Friday, April 13, 2012

Letter to a New Knitter

Dear New Knitter:

I've been knitting for a very long time.  I wanted to let you know that you're not alone, and you'll be fine.  If you're pulling your hair out, you're probably on the verge of your next knitting breakthrough.

A few words of advice: 

Use the best yarn you can afford.  This doesn't mean to use the most expensive yarn!  You want to use the yarn with a nice, springy loft, and a high twist.  Most of the yarn you'll find in a craft store doesn't meet that criteria.  Unsure of what to use?  Bring an experienced knitter with you when you're shopping.  The springy, high twist yarns will help you avoid a variety of problems, and you can just focus on the knitting.

Choose a light to medium color.  It is very difficult to sort out any mistakes you may make on dark colors.  Until you're very comfortable with your knitting skill, avoid the navy blues, blacks, and pine greens.  Just trust me on this.

Use wool unless you're violently allergic.  Wool is the best behaved fiber for new knitters.  it goes a long way to evening out your stitches, and when you're new, this makes your work look much better.  A truly even stitch takes between 5000 and 10,000 stitches of practice to create.  Interestingly, this is the same range of stitches in most scarf patterns.  (This is why so many new knitters start with scarves.)

Choose needles that feel good to you.  Not every needle is made for every knitter.  Some of us love metal needles, some plastic, some wood, and some bamboo.  Some like sharper points, some duller.  Some like long needles, etc.  What matters is that these needles are going to be in your hands for many hours in your future.  If you don't like them, you won't enjoy your knitting very much.  If you know people who knit, they will likely be happy to loan you needles to play with until you find a pair you really like.  Several shops also offer this option.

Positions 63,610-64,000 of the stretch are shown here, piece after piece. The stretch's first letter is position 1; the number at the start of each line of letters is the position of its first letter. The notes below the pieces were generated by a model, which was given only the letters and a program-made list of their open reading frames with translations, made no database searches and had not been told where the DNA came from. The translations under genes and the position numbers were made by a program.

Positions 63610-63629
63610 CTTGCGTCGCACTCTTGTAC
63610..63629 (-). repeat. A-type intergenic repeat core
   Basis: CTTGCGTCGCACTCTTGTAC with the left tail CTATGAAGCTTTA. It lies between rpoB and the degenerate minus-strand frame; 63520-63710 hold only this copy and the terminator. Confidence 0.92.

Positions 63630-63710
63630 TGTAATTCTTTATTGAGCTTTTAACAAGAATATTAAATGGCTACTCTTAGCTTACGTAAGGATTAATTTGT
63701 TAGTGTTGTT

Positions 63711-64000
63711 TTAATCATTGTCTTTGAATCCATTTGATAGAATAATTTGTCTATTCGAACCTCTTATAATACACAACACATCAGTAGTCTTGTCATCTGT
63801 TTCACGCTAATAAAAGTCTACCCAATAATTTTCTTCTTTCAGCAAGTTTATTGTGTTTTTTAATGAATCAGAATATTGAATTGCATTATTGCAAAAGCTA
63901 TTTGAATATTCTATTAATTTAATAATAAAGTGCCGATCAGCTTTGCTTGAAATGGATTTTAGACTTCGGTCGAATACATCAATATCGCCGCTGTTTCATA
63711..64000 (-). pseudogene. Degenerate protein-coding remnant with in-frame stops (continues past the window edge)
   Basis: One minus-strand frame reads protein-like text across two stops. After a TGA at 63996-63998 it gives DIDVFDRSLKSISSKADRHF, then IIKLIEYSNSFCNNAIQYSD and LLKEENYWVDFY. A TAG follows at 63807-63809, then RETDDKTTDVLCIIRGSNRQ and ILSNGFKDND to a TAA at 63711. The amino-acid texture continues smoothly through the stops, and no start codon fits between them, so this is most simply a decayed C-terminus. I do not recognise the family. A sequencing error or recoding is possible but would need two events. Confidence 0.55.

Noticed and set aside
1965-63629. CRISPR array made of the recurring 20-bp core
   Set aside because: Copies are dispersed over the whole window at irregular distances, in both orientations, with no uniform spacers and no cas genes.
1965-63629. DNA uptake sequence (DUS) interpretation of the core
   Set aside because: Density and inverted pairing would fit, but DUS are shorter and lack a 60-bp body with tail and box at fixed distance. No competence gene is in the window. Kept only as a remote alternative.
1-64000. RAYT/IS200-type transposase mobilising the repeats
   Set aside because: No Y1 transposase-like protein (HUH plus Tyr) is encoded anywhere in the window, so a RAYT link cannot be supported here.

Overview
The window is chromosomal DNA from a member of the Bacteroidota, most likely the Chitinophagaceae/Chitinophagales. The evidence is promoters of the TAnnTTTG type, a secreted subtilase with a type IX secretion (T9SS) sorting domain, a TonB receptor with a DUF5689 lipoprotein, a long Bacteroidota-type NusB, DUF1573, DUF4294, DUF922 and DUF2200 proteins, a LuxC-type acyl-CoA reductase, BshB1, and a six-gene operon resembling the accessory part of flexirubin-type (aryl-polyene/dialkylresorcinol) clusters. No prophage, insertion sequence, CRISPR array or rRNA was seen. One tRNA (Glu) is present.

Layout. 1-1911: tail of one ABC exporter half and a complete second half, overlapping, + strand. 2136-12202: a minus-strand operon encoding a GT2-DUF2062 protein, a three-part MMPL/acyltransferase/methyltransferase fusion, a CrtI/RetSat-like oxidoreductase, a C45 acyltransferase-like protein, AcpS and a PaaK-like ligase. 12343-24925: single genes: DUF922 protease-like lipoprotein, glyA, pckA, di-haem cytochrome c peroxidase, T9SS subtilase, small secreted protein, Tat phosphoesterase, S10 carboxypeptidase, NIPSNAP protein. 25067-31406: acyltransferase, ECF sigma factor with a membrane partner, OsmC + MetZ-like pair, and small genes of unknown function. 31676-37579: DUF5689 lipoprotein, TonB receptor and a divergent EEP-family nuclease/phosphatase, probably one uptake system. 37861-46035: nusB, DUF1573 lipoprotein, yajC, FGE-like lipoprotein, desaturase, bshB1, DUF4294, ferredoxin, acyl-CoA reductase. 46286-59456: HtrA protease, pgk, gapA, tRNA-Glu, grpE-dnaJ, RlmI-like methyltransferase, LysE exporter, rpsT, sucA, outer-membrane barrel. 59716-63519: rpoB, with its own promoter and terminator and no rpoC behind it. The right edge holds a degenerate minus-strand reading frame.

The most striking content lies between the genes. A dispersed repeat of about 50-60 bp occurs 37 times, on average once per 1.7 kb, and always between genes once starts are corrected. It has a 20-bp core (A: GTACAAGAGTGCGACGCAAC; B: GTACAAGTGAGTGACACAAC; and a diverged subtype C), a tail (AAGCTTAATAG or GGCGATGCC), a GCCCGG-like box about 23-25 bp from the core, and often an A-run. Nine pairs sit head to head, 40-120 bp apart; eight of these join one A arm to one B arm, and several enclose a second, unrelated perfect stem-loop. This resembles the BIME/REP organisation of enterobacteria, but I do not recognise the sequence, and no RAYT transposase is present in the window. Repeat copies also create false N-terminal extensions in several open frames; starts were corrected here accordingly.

Connect with your inner patient person.  Knitting rarely offers instant gratification.  Knitting creates fabric one fraction of a square inch at a time.  Finishing your project will take time.  It is definitely a process-oriented hobby, not a strictly results-oriented hobby.  If you need instant gratification, order at a drive through.  Then, get back to your knitting!

Have a sense of humor.  Read knitting blogs or tweets by knitters, and you'll see that we all have little knitting demons fighting out forward progress.  Sometimes it's your pet, who decides to "taste" your yarn.  Sometimes it's your child, who "helps" you knit.  Sometimes it's a riveting TV program, and you mess up your pattern because you were distracted by the story.  I've been known to spill a coffee into a project bag.  Successes are sweet, and problems are a fact of life.  A sense of humor will get you through things that might make you want to cry in a weaker moment.

Keep at it.  You won't love every project you finish.  You won't always feel like knitting.  The yarn and the needles won't judge you if you spend evenings with your other hobbies for awhile.  But like most skills, knitting skills rust and dissolve with disuse.  When you get back to it, you may take a few days to get really smooth and comfortable again.  Putting it down for a few days or a week will be easier to overcome than setting it down for a year or two. 

Knit with friends.  It's great to have the support of other knitters.  Join a knitting group, drop by your local yarn shop and knit a few rows, or just knit in public.  Knitting in a cafe will attract other knitters like flies to honey.  They'll want to know what you're making, and they'll readily tell you where to find a good knitting group to visit.

You're among friends.  We knitters are nice people.  Join in. 

Best wishes,


1 comment:

f1bercat said...

Where is the "like" button for this post?